Texas Gov. Rick Perry, a Republican, on Thursday proposed a major expansion of state support for public higher education and for student aid. He also proposed one of the broadest testing requirements for graduating college students to date. Seniors would be required to take either licensure exams in their fields or Education Testing Service exams for various college majors. While students would not be required to pass the exams to graduate, colleges’ state funds would be linked to students’ scores, so institutions where many students did well on the standardized exams would get more money.
Perry says that the exit exams are needed “to protect integrity” in higher education and the tax support going to colleges. Many higher education leaders in the state are thrilled with the attention he’s paying to their institutions, and his willingness to provide real increases in financial support.
But faculty groups and advocates for Latino students are concerned about the testing requirement. Many fear that the exams will encourage a “teaching to the test” approach that’s not appropriate in higher education, that colleges will have incentives to place more emphasis in admissions on standardized tests, and that the new system will encourage uniformity and discourage creativity in undergraduate education.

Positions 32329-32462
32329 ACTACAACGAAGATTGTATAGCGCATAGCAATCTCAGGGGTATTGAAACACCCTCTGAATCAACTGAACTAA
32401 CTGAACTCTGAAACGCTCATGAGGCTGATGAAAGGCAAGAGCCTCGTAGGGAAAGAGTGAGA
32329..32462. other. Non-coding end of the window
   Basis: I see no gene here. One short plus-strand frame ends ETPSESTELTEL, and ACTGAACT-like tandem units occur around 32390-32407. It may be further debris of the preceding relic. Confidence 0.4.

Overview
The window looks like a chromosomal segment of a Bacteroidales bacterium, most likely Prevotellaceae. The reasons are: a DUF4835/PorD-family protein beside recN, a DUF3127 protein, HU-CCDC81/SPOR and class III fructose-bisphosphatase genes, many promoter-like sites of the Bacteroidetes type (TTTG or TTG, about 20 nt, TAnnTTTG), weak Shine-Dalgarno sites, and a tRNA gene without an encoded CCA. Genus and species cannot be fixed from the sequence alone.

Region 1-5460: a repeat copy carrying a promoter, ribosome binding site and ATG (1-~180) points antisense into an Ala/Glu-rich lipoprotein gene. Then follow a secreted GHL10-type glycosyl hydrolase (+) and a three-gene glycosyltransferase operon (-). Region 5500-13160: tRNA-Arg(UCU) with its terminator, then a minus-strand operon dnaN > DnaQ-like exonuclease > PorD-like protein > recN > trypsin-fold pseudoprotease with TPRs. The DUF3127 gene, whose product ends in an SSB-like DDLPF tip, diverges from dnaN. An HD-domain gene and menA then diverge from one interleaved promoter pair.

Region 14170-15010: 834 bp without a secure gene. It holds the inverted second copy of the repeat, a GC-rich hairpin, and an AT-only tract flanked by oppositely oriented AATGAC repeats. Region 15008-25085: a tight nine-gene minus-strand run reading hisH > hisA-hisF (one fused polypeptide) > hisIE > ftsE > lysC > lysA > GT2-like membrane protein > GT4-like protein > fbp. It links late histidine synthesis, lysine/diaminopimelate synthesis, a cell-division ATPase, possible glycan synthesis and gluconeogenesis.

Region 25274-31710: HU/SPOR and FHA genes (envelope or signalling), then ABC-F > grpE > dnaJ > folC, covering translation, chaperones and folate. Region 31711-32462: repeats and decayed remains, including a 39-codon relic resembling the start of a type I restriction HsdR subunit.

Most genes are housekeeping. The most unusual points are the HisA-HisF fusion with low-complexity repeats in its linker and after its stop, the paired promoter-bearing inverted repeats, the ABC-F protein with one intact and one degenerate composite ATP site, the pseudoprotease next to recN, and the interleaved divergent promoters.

Other critics said that the system was set up in a way that would reward places like the University of Texas at Austin — where graduates are likely to perform well on standardized tests. As a result, these critics fear, money will flow to the wealthiest universities and not to the institutions in south Texas that serve Latino students who are less likely to have attended competitive high schools.